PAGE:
5. The self-propelled skating device of claim 1 including a brake comprising a member extending to the rear of said platform so as to engage the base surface when said device is tilted.

6. The self-propelled skating device of claim 1 wherein said means communicating between said electric motor and said rotatable members comprises sprockets mounted on said electric motor means and said rotatable members mounted to the front of said platform and further comprises an endless chain communicating between said sprockets.

7. A self-propelled skating device for human riders comprising:

a front and rear set of belt wheels;

framework joining said front and rear wheels including cross support members extending from the left to the right front and rear wheel respectively and positioned so that said cross members are depressed below the center point of each of said left and right wheels respectively;

an axle means extending from the left to right wheel of one of said set of wheels;

electric motor means mounted on said framework;

speed changing means communicating between said electric motor and said axle means;

endless treaded tracks extending between the left front and rear wheel and between the right front and rear wheel respectively to engage a base surface as said skating device is propelled by said motor; and

means to actuate said electric motor to propel said skating device.

Patent Citations
Cited PatentFiling datePublication dateApplicantTitle
US1672700 *Mar 29, 1926Jun 5, 1928Joseph VargoRoller skate
US1694671 *Jan 10, 1927Dec 11, 1928Rodelli MicheleMotor-roller-skate brake
US2625229 *May 19, 1950Jan 13, 1953Voorhees Stanley VanPower-driven ski
Referenced by
Citing PatentFiling datePublication dateApplicantTitle
US4094372 *Feb 28, 1977Jun 13, 1978Notter Michael AMotorized skateboard with uni-directional rear mounting
US4508187 *Jul 12, 1982Apr 2, 1985Wenzel William BPowered roller skates
US5020621 *Dec 19, 1989Jun 4, 1991Martin Christopher VElectric motor powered skateboard with integral brakes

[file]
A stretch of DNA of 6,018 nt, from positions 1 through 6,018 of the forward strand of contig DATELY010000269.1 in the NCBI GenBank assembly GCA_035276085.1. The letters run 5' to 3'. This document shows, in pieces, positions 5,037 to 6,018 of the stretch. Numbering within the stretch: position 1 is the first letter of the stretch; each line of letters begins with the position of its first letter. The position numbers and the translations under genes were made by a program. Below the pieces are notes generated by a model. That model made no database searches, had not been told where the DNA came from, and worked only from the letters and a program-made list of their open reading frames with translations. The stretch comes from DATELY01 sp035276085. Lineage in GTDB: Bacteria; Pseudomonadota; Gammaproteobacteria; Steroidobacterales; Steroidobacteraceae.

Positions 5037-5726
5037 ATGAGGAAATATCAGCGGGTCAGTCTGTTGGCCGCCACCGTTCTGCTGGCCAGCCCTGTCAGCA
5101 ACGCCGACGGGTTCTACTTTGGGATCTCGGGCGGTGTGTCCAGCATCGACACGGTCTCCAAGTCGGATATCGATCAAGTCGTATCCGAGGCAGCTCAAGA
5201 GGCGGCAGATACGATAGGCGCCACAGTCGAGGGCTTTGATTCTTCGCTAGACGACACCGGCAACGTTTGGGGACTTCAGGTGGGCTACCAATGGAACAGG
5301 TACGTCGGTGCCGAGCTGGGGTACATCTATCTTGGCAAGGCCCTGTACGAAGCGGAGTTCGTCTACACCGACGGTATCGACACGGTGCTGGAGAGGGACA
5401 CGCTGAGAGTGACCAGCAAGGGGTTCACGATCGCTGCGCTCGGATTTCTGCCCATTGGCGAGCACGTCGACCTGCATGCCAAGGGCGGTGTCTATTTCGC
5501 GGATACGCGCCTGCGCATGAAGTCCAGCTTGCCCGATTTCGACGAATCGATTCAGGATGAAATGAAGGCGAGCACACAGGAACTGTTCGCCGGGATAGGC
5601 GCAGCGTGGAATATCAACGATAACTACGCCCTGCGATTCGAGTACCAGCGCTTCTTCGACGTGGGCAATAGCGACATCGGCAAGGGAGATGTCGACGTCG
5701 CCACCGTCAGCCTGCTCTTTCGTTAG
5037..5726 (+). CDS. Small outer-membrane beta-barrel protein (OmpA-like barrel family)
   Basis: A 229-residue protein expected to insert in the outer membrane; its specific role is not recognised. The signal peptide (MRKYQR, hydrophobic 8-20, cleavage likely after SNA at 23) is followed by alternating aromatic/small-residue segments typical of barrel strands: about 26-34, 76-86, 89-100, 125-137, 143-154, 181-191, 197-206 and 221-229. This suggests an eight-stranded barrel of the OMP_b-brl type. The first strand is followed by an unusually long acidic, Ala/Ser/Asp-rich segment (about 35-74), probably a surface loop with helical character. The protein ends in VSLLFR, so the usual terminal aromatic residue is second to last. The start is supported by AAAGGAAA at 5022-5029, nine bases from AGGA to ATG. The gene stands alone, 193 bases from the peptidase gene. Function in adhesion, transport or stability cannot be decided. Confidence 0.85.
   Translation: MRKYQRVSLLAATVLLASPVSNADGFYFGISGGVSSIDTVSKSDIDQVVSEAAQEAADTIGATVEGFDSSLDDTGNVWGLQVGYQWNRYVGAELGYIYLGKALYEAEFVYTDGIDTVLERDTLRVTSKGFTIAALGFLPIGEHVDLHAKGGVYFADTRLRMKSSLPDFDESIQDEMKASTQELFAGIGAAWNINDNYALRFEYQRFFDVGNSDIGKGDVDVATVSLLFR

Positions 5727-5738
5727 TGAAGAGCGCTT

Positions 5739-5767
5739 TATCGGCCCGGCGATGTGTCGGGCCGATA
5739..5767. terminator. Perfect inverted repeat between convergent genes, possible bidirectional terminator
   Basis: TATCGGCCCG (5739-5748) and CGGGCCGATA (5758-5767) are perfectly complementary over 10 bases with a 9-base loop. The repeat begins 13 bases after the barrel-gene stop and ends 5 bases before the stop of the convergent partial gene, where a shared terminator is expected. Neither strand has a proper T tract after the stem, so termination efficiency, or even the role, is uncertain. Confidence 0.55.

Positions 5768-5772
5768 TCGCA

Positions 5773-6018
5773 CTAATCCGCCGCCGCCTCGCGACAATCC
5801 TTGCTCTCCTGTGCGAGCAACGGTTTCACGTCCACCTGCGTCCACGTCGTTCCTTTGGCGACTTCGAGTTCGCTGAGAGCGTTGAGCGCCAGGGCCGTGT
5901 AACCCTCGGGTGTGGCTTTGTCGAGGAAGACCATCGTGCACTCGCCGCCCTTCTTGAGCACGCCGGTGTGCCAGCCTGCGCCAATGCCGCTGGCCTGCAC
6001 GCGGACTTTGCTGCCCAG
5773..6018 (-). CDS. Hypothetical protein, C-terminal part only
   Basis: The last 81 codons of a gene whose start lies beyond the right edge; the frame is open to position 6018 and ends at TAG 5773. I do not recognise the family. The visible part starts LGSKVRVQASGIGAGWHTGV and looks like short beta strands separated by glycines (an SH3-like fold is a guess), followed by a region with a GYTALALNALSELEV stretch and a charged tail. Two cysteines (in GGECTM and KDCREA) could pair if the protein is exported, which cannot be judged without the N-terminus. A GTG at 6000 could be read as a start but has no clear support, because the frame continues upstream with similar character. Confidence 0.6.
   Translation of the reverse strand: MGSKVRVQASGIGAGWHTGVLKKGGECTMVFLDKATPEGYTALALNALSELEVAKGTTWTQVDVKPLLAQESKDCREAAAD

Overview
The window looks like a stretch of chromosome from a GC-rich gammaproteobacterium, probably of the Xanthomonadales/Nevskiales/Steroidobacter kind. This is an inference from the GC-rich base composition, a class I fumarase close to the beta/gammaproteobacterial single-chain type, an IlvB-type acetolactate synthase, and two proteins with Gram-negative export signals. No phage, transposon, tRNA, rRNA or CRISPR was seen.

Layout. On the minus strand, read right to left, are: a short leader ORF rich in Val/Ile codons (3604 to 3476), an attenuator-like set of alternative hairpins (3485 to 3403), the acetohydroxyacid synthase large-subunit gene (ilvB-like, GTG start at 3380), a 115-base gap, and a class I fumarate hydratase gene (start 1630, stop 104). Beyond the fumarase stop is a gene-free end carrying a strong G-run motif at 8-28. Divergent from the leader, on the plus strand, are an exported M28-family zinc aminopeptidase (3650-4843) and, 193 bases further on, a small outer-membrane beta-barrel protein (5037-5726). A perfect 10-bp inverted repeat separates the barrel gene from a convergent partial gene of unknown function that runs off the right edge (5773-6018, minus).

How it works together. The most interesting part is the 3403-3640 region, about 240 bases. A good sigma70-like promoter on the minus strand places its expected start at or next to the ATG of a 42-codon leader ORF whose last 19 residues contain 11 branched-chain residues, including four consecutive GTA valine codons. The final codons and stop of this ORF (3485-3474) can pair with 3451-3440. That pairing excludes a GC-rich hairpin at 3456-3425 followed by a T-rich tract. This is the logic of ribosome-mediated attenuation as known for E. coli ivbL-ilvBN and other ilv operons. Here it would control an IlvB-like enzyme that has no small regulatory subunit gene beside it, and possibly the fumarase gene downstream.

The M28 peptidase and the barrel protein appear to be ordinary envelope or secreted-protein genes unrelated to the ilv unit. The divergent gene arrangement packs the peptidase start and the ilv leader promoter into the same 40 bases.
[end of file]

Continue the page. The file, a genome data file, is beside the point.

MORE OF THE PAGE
US5048632 *Oct 18, 1989Sep 17, 1991Battel Gerard RSelf-propelled device
US5730241 *Aug 15, 1996Mar 24, 1998Chorng Rong ShyrCaterpillar track shoe
US5826674 *Oct 22, 1993Oct 27, 1998Taylor; GrantWheeled vehicle
US6341658Jul 6, 2000Jan 29, 2002Greg RosenwaldModular vehicle system having variable configurations and its associated method of assembly
US7610972 *Aug 4, 2005Nov 3, 2009Heeling Sports LimitedMotorized transportation apparatus and method
US8668039 *May 13, 2008Mar 11, 2014Raja TuliMotorized walking shoes
US8672074 *May 25, 2012Mar 18, 2014Marcus Mark Henry GaneousApparocycs
US9027690 *Jan 31, 2011May 12, 2015Paul ChavandWheeled shoes or undersoles enabling fast walking
US9526977Mar 28, 2013Dec 27, 2016Daniel B. EdneyPowered skate with automatic motor control
US20060027409 *Aug 4, 2005Feb 9, 2006Heeling Sports LimitedMotorized transportation apparatus and method
US20060145444 *Jan 3, 2005Jul 6, 2006Norman GarlandSkateboard hockey
US20080217084 *May 13, 2008Sep 11, 2008Raja TuliMotorized Walking Shoes
US20100051372 *Nov 2, 2009Mar 4, 2010Adams Roger RMotorized transportation apparatus and method
US20120325567 *May 25, 2012Dec 27, 2012Marcus Mark Henry GaneousApparocycs
US20130025955 *Jan 31, 2011Jan 31, 2013Paul ChavandWheeled shoes or undersoles enabling fast walking
EP0367645A1 *Oct 11, 1989May 9, 1990Gérard René BattelSelf-propelled engine, especially motorized roller skates
WO1996020762A1 *Dec 29, 1995Jul 11, 1996Keyes Adrian C NPowered skate system
WO2000035542A1 *Dec 15, 1999Jun 22, 2000Brandley Adam KMotorized skate
Classifications
U.S. Classification180/181, 180/9.1
International ClassificationA63C17/00, A63C17/12, A63C17/10
Cooperative ClassificationA63C17/12, A63C17/10
European ClassificationA63C17/10, A63C17/12